AOC: At Least $10 Trillion Needed to Avert Climate Crisis

‘People are going to call it unrealistic, and I just don’t think people understand how bad the problem is…’

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Alexandria Ocasio–Cortez / IMAGE: @thehill via Twitter

(Kaylee McGhee, Liberty Headlines) Rep. Alexandria Ocasio-Cortez, D-N.Y., said that the only way a climate crisis could be averted is if the government allocated an astronomical amount of taxpayer resources to fix it.

“I think we really need to get to $10 trillion to have a shot,” the freshman Democrat told The Hill. “I know it’s a ton. I don’t think anyone wants to spend that amount of money, it’s not a fun number to say, I’m not excited to say we need to spend $10 trillion on climate, but … it’s just a fact of the scenario.”

Ocasio-Cortez introduced the Green New Deal — a climate change proposal that includes everything from reducing carbon dioxide emissions to guaranteeing every American a job — earlier this year, which economist Noah Smith said would cost the U.S. nearly $93 trillion if implemented.

“That is three times as much as the federal government collects in tax revenue and about 34 percent of U.S. GDP,” the Congressional Western Caucus said in a statement. “Under the Green New Deal, Smith estimates that nearly 75 percent of the economy would be spent by the government.”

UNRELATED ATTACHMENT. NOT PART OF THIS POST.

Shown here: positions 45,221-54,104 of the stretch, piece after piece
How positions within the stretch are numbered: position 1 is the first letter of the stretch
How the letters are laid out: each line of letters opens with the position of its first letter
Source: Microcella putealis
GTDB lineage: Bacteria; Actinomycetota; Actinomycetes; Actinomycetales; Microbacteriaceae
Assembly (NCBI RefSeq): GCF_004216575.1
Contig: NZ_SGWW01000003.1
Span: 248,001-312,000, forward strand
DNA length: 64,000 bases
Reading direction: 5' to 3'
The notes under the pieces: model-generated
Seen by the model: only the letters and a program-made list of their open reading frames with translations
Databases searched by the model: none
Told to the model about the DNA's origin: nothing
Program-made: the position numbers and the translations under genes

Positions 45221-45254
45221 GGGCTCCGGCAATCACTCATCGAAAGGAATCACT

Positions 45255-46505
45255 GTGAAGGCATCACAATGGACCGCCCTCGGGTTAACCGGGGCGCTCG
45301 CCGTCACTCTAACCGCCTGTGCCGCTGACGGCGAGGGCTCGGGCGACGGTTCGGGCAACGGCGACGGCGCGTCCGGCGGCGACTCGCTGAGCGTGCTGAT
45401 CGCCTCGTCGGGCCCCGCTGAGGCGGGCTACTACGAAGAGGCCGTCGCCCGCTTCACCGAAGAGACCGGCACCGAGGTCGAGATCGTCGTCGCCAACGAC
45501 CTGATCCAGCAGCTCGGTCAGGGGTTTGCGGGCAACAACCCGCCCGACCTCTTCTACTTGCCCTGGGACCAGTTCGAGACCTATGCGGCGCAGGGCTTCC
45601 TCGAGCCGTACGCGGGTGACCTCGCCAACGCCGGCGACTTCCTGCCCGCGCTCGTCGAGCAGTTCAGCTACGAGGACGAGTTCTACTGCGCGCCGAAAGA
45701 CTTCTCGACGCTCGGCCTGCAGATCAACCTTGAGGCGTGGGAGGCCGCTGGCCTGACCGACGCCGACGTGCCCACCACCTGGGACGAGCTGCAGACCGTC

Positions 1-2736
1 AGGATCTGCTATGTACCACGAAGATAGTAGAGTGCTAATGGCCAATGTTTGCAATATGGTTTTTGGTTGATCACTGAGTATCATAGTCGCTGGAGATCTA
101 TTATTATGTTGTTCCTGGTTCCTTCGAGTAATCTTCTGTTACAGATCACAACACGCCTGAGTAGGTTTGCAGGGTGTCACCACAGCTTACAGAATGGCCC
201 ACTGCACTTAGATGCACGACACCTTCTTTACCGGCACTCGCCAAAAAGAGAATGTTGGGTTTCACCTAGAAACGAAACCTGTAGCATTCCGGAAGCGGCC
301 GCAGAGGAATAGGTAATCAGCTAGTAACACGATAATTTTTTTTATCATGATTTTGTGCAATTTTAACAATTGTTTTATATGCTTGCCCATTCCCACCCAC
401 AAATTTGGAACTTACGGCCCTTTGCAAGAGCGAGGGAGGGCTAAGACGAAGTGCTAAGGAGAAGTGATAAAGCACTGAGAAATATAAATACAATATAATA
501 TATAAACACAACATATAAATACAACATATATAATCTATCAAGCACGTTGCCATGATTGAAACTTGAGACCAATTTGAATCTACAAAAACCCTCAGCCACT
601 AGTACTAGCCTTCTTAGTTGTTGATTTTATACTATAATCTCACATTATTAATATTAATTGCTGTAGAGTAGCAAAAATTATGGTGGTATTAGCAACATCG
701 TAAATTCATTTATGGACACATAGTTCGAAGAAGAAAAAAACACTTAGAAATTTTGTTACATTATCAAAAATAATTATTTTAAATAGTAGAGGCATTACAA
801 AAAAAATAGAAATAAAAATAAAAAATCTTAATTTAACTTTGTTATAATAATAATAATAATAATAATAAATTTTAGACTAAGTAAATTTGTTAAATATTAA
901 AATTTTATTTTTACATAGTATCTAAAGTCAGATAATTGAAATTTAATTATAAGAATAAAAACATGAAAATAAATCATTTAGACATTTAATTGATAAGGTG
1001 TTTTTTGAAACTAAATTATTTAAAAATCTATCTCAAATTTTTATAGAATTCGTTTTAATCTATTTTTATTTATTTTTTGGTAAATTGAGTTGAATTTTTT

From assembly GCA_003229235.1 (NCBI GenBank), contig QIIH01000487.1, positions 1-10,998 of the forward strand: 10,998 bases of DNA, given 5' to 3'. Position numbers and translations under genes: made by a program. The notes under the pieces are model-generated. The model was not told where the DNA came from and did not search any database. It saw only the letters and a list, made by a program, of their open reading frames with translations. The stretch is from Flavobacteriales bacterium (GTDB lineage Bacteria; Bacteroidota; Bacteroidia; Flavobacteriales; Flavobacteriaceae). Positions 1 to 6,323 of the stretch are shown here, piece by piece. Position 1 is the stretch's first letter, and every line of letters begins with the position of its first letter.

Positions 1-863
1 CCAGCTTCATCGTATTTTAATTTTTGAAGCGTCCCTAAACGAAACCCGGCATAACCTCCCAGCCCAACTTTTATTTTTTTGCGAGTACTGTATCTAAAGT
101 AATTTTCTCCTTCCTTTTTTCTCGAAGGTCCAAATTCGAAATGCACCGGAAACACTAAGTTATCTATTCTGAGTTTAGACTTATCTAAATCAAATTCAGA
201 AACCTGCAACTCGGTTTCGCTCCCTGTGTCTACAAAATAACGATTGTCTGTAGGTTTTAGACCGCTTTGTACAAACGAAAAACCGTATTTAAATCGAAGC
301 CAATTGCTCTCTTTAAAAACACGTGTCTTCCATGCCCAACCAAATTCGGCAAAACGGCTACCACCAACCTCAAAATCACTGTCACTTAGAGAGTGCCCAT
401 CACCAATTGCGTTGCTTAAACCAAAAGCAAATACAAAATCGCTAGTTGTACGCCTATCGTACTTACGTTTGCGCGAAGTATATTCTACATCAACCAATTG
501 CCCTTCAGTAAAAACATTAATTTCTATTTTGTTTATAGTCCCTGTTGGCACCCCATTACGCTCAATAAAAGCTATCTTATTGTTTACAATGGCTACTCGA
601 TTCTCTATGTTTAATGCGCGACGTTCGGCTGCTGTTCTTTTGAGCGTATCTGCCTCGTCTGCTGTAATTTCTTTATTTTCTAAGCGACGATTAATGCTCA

The GND’s exorbitant cost is unrealistic, but several prominent 2020 candidates have endorsed it anyway, including Sens. Bernie Sanders, I-Vt., and Cory Booker, D-N.J.

Out of all the other Democratic candidates’ plans, Ocasio-Cortez said she was the most supportive of Gov. Jay Inslee’s, which proposes more than $5 trillion, and Sen. Elizabeth Warren’s, D-Mass., which includes more than $2 trillion.

These plans, however, aren’t as ambitious as they should be, Ocasio-Cortez said.

“I think the entire field of climate plans still needs to be pushed,” she said. “I think it just needs to be pushed in terms of the scientific scale, that is scientifically supported in what we need to solve this problem.

“It’s not popular, it’s not politically popular. People are going to call it unrealistic, and I just don’t think people understand how bad the problem is,” she continued.